A Thunder Bay-based Woodlands School artist, Tim Tait regularly bought drugs from Lamont before Lamont started “buying” his work in exchange for his fix. Tait claims he was not aware that Lamont was passing his work off as Morrisseau’s, and only discovered later that Morrisseau’s signature had been applied to various pieces he sold to Lamont. Tait has been sober for several years now. He lives in Thunder Bay with his wife and kids.
Norval’s nephew, and a well-known Thunder Bay area Woodlands School artist. Accused by Amanda Dalby, Dallas Thompson and Tim Tait of being one of the main artists producing fake Morrisseaus for Gary Lamont, Benji denies any involvement in the fraud ring.
Artist, art dealer and owner of the Coghlan Art Gallery in British Columbia, Ross was a close friend of Morrisseau’s and a vocal advocate against the dissemination of fake Morrisseau paintings. He infamously and publicly defaced an alleged Morrisseau with an enormous red X, in order to make the statement that the painting was worthless and inauthentic.
The niece of Lamont’s common law wife, as a child Dalby lived with her mother and sister in Lamont’s house for a number of years. During that time she witnessed Lamont’s criminal operations first hand, including the production of fakes Morrisseau paintings. Dalby was the sole female complainant against Lamont in the criminal proceedings against him (for which he is currently in jail). She was married last summer and now lives in the greater Toronto area.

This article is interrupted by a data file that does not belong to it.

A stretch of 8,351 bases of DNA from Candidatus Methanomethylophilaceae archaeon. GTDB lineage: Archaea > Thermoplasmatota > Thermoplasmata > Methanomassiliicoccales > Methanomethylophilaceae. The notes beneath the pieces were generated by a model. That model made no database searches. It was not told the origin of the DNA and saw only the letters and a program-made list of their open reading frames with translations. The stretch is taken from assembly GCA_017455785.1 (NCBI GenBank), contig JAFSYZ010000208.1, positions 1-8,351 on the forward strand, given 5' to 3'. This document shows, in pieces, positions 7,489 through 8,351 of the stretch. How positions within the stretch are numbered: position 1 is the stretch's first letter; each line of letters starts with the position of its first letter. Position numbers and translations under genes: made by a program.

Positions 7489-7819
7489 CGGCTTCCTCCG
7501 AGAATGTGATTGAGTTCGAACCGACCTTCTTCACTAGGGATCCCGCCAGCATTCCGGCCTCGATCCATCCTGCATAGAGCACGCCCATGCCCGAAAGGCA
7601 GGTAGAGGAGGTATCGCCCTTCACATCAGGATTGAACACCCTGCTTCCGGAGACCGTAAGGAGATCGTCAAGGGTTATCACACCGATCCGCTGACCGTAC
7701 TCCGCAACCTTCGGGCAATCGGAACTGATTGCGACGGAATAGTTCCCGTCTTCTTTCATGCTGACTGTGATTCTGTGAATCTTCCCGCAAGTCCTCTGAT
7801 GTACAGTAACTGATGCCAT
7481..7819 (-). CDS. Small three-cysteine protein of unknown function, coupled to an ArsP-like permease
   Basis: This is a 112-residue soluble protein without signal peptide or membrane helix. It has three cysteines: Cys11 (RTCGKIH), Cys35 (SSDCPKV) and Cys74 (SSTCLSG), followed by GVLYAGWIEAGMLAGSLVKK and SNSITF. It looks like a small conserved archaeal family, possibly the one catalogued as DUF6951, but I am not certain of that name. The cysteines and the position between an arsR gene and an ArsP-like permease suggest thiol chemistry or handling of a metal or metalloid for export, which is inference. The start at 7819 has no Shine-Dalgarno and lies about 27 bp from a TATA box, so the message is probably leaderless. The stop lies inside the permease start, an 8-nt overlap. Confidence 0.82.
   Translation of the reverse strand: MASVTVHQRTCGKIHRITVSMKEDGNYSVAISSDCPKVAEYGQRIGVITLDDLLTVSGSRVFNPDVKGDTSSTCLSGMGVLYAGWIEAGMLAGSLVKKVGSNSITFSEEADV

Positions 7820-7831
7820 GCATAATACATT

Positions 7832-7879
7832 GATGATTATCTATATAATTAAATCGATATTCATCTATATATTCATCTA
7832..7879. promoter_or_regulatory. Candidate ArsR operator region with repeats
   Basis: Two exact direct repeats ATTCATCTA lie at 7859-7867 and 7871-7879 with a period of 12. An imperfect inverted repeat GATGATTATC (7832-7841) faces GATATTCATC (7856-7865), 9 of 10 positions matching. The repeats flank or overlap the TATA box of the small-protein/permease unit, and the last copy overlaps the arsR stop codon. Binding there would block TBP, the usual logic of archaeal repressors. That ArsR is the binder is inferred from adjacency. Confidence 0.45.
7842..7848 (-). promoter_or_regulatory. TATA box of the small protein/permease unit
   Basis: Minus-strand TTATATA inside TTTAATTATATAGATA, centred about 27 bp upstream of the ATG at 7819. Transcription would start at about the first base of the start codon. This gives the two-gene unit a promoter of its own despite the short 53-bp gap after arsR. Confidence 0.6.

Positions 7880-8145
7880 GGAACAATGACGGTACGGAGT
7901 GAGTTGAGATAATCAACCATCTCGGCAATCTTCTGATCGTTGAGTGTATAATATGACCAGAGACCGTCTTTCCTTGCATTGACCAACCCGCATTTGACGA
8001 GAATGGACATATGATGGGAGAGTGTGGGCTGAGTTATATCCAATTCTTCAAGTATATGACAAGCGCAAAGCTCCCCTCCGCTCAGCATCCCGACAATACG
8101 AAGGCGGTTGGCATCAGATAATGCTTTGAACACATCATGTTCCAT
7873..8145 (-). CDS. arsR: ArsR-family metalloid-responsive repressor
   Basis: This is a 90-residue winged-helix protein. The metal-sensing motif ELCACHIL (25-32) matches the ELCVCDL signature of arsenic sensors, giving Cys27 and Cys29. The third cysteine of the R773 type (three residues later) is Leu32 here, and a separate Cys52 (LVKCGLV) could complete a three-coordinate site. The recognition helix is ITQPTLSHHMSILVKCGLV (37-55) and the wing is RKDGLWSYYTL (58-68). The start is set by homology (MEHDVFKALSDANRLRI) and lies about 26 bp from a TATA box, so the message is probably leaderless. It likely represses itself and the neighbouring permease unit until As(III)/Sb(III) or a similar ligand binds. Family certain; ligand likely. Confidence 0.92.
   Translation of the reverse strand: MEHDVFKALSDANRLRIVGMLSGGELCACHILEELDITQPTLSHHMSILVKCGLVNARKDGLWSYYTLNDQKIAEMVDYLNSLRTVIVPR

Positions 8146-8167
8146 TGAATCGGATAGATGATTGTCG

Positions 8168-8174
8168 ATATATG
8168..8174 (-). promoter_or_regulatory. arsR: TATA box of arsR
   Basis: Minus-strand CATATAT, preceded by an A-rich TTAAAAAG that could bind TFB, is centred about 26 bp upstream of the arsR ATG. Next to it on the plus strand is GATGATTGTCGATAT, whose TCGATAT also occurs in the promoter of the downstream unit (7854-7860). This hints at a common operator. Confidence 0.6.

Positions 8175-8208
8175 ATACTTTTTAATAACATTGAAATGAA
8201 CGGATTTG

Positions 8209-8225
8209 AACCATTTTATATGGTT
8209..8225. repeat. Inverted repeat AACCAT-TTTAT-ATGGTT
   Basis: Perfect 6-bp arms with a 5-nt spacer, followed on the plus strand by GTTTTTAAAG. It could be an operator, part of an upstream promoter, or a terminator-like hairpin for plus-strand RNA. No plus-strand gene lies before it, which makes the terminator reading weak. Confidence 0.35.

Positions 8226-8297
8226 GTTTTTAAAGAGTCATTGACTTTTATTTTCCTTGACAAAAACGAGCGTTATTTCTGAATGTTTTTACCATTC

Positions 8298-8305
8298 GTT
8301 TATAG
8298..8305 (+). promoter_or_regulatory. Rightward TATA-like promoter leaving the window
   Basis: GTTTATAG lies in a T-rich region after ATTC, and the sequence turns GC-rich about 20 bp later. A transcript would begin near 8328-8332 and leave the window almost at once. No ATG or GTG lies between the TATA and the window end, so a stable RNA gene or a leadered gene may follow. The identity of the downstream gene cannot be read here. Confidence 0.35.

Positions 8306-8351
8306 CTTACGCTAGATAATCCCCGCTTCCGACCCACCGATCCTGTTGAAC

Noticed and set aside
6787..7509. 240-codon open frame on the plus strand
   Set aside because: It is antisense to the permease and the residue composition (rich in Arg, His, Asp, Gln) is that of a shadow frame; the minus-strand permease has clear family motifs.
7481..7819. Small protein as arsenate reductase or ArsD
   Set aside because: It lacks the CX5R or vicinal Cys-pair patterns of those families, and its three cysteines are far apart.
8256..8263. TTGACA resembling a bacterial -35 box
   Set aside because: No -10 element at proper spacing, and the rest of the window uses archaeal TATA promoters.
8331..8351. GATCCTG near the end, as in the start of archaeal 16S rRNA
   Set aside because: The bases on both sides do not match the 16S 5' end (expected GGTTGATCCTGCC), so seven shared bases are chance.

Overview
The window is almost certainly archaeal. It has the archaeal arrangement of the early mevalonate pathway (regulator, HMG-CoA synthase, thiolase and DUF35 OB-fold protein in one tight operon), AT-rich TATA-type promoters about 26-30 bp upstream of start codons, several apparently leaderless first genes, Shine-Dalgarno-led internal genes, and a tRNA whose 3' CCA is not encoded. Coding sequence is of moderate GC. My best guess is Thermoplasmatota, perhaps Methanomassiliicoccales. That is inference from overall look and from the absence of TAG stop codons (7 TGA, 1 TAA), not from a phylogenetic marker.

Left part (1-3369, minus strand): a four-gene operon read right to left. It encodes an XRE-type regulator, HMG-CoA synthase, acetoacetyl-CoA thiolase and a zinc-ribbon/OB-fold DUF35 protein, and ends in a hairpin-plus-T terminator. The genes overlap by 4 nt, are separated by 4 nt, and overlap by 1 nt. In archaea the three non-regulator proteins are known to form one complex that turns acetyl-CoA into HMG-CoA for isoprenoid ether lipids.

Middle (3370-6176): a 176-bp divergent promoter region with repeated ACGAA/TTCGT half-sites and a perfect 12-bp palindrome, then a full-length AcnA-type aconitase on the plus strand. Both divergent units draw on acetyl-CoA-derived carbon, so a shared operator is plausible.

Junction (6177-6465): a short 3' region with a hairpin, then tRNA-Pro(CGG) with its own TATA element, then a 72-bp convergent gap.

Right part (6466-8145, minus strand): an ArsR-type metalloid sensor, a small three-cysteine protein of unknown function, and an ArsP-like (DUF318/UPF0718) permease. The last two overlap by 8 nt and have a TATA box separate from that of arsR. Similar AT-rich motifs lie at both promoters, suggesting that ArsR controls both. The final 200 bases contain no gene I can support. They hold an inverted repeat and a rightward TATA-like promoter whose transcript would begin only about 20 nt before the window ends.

Born and raised in Thunder Bay with Anishnaabe roots, as a teenager Thompson fell in with notorious local gangster Gary Lamont, first as a customer, purchasing drugs from him, and then later becoming his right hand, assisting in the production and sale of fake Morrisseau paintings. Thompson was physically and sexually assaulted by Lamont repeatedly over a two year period, eventually becoming the lead complainant in the aggravated sexual assault charges against Lamont, for which he is currently serving a 5 year sentence. Thompson still lives in Thunder Bay, with his wife and two children.